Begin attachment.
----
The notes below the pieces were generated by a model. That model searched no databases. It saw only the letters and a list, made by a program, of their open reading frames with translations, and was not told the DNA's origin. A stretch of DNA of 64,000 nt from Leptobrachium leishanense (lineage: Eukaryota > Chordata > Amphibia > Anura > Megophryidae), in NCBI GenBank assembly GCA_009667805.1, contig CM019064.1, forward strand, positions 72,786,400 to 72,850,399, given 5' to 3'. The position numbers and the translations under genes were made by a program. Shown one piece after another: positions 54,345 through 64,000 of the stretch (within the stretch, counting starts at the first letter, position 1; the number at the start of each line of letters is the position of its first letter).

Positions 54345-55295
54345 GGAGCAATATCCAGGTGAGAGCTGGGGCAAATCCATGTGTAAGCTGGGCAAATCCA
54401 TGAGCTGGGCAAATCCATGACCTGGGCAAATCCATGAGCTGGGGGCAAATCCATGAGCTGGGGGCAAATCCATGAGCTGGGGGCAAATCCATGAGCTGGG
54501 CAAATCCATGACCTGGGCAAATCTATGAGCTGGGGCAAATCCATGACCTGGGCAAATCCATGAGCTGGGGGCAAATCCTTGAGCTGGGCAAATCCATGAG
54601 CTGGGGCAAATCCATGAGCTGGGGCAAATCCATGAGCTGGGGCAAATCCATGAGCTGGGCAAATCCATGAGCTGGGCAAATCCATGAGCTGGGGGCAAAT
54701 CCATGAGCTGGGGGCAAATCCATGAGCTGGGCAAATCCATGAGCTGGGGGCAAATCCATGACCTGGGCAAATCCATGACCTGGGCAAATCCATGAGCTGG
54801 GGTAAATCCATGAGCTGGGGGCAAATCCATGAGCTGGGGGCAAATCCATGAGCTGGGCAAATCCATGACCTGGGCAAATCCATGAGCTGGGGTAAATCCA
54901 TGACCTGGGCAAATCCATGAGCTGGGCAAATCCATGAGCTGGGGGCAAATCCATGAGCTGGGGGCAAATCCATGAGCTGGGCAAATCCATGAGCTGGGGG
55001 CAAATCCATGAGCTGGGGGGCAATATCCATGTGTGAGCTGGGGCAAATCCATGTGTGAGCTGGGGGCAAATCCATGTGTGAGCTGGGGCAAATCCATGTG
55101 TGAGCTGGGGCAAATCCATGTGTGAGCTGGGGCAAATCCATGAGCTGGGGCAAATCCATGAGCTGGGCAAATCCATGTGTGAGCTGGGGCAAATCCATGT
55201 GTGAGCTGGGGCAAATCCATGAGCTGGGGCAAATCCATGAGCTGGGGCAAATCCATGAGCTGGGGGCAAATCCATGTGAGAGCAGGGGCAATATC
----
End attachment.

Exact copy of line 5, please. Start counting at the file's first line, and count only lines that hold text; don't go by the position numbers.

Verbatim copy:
54501 CAAATCCATGACCTGGGCAAATCTATGAGCTGGGGCAAATCCATGACCTGGGCAAATCCATGAGCTGGGGGCAAATCCTTGAGCTGGGCAAATCCATGAG